Judicial enforcement of arbitral provisional measures orders
remains an area of considerable uncertainty and anxiety. But United States law on the subject is becoming clearer.
On January 15, a federal district judge in Dallas, Texas entered an order based on Section 9 of the FAA confirming as an award a preliminary injunction order entered by a three-member tribunal. Western Technology Services Int’l v. Caucho Industriales S.A., 2010 U.S. Dist. LEXIS 3279 (N.D. Tex. Jan. 15, 2010). The Court was invited by the party seeking confirmation to find that it had jurisdiction to confirm the preliminary injunction order as an award on either of two grounds: first, that Section 9 of the FAA permits confirmation of interlocutory orders as awards because it contains no finality requirement, and second, that the issue decided in the preliminary injunction order was sufficiently distinct and separate from the remaining issues in this case that the order could be confirmed as a final disposition of that issue. The Court here elected the second option, and reached the conclusion that the order had sufficient finality based in part on the parties’ expressed intent to have judicial review of temporary injunction orders.
The Court’s analysis is not particularly elaborate, but the approach is an interesting one. The underlying merits of the case involved termination of distribution agreements, the Claimant having commenced the arbitration to obtain a declaration that its termination decisions were lawful. The preliminary injunction order held, based upon a showing of probable success on the lawful termination issue, that Claimant was entitled to enforcement of the non-compete provisions in the contracts during the pendency of the arbitration.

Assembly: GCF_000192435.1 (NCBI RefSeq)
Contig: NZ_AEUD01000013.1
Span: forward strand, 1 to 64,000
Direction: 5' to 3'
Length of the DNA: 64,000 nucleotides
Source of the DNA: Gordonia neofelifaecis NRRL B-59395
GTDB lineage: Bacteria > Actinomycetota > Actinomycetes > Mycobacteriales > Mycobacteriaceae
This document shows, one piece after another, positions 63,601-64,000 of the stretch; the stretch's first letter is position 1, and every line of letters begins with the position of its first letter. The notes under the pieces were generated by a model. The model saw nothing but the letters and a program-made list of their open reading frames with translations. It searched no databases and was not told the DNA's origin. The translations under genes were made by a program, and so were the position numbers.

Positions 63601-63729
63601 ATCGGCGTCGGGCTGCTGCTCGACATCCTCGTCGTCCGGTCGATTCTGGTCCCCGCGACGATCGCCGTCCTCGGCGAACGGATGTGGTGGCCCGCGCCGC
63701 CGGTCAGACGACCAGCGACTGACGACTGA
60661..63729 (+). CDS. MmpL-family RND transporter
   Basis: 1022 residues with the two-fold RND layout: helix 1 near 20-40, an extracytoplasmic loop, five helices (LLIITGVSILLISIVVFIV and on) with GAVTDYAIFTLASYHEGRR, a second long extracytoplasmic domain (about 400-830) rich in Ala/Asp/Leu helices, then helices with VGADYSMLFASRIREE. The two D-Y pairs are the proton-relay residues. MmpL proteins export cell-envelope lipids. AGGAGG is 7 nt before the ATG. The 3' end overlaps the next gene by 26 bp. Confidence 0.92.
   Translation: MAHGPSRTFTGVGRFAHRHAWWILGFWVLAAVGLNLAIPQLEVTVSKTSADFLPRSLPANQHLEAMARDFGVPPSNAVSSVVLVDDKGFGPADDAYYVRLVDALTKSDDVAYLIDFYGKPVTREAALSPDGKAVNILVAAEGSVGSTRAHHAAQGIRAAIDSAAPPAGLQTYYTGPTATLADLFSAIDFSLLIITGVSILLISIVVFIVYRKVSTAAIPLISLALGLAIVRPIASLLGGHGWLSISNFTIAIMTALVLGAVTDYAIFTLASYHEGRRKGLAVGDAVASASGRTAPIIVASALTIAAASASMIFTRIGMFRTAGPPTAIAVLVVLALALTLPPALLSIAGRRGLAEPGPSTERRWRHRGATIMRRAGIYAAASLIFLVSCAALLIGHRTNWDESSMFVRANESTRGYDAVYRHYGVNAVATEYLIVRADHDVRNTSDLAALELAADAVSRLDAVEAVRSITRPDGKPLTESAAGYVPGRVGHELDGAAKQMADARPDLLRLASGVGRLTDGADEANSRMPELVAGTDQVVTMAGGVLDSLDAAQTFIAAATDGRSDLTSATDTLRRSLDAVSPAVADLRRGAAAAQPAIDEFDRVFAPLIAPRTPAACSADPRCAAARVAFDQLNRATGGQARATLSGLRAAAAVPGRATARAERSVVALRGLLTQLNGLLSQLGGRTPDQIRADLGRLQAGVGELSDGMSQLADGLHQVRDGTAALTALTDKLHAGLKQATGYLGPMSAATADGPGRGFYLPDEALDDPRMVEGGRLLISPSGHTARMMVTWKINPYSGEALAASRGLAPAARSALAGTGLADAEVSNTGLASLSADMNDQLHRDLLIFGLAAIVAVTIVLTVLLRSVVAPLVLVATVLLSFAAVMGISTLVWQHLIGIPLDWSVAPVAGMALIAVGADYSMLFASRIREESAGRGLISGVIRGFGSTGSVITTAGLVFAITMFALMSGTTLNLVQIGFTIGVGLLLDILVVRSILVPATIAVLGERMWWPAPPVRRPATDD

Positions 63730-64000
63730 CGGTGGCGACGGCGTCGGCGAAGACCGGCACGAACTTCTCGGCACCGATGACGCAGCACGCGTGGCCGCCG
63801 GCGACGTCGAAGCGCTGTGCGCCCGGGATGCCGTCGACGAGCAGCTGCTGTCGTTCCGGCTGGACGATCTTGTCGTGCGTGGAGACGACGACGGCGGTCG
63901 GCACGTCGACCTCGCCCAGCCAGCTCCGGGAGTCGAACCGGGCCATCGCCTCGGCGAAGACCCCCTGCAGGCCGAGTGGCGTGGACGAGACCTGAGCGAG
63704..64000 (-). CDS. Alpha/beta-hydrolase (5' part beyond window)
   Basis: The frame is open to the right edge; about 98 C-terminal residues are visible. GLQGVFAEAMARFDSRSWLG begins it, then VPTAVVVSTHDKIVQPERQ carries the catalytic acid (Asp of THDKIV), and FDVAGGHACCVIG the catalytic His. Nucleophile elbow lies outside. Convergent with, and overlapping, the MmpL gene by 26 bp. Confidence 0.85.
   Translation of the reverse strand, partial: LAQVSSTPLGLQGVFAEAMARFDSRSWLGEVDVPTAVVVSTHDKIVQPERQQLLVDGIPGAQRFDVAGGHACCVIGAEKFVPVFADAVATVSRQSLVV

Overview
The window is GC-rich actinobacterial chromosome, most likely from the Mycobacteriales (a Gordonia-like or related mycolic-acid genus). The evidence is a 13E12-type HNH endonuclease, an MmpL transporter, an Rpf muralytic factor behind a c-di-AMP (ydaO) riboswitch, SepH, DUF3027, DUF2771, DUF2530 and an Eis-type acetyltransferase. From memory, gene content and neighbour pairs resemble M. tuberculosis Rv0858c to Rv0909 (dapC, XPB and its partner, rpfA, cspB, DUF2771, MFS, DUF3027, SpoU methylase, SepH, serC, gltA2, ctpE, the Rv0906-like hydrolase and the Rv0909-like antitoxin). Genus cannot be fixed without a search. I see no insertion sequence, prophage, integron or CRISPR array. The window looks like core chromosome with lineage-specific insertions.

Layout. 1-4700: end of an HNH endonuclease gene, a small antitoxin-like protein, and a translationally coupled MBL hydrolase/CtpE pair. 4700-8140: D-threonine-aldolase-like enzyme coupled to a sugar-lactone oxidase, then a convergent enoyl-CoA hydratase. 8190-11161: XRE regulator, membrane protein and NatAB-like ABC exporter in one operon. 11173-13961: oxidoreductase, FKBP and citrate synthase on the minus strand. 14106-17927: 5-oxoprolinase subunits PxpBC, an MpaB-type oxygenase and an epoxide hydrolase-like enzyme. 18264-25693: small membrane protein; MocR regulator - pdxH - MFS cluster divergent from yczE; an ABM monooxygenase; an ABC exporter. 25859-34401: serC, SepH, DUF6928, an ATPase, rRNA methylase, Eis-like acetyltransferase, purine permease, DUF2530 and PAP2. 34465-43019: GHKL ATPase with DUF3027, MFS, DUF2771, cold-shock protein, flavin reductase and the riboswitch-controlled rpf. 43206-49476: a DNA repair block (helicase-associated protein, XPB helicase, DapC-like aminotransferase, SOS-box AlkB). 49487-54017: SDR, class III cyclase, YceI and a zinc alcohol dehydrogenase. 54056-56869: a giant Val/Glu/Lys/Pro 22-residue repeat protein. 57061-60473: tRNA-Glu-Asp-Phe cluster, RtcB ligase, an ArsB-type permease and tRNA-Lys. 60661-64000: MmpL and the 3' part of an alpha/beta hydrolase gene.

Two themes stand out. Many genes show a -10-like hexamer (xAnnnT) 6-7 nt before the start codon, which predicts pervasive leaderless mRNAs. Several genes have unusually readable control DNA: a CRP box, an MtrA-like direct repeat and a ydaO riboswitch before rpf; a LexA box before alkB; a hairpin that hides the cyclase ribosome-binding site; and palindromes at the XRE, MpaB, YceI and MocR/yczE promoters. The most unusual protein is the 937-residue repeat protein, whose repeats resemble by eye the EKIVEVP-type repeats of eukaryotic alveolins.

One can readily understand the Court’s reliance on the parties’ expression of intent to have the preliminary injunction order judicially reviewed. The ability of a terminated distributor to engage in a competing business venture during the pendency of the arbitration often will have enormous commercial significance. Given to uncertain and possibly lengthy duration of a complex arbitration, competition rights during the pendency of the case may be as important to the parties’ business interests as the final determination of the legality of the termination. The Court’s reliance on the parties’ intent to make preliminary injunction orders reviewable should not be seen as acceding to a conferral of power under the FAA by consent, but as the acceptance of convincing evidence that the competitive rights of the parties during the arbitration were of sufficient importance to the parties that the determination of those rights should be viewed as a separate and distinct issue capable of a final decision. While the arbitral tribunal might ultimately find in a final award that the non-compete is unenforceable, the preliminary injunction order has potentially significant and irreversible economic impact for the duration of the proceedings, and is effectively a final determination of the enforceability of the non-compete during that substantial period of time.
In reaching its decision, the District Court in Western Technology relied on decisions of two federal circuit courts of appeals, each having held that “‘[a] ruling on a discrete, time-sensitive issue may be final and ripe for confirmation even though other claims remain to be addressed by the arbitrators.'” Arrowhead Global Solutions, Inc. v. Datapath, Inc., 2006 U.S. App. LEXIS 2786 at *9 (4th Cir. Feb. 3, 2006), quoting from Publicis Commun. v. True North Communs. Inc., 206 F.3d 725, 727 (7th Cir. 2000).
Decisions like these are encouraging for users of arbitration. Greater certainty about the enforceability as awards of arbitral interim measures orders encourages parties to use the arbitral process rather than go to court for interim measures in the first instance, and encourages voluntarily compliance with arbitral interim measures by the affected party in view of the likely futility of an application to vacate an award.
(For a review of other U.S. case law, the reader is encouraged to consult Gary Born, International Commercial Arbitration, Cases and Materials (3d ed. 2009) at page 467, and to note the distinction drawn there in the case law between interim orders that deal in permanent fashion with a substantive aspect of the disputes, and those that address procedural or evidentiary matters).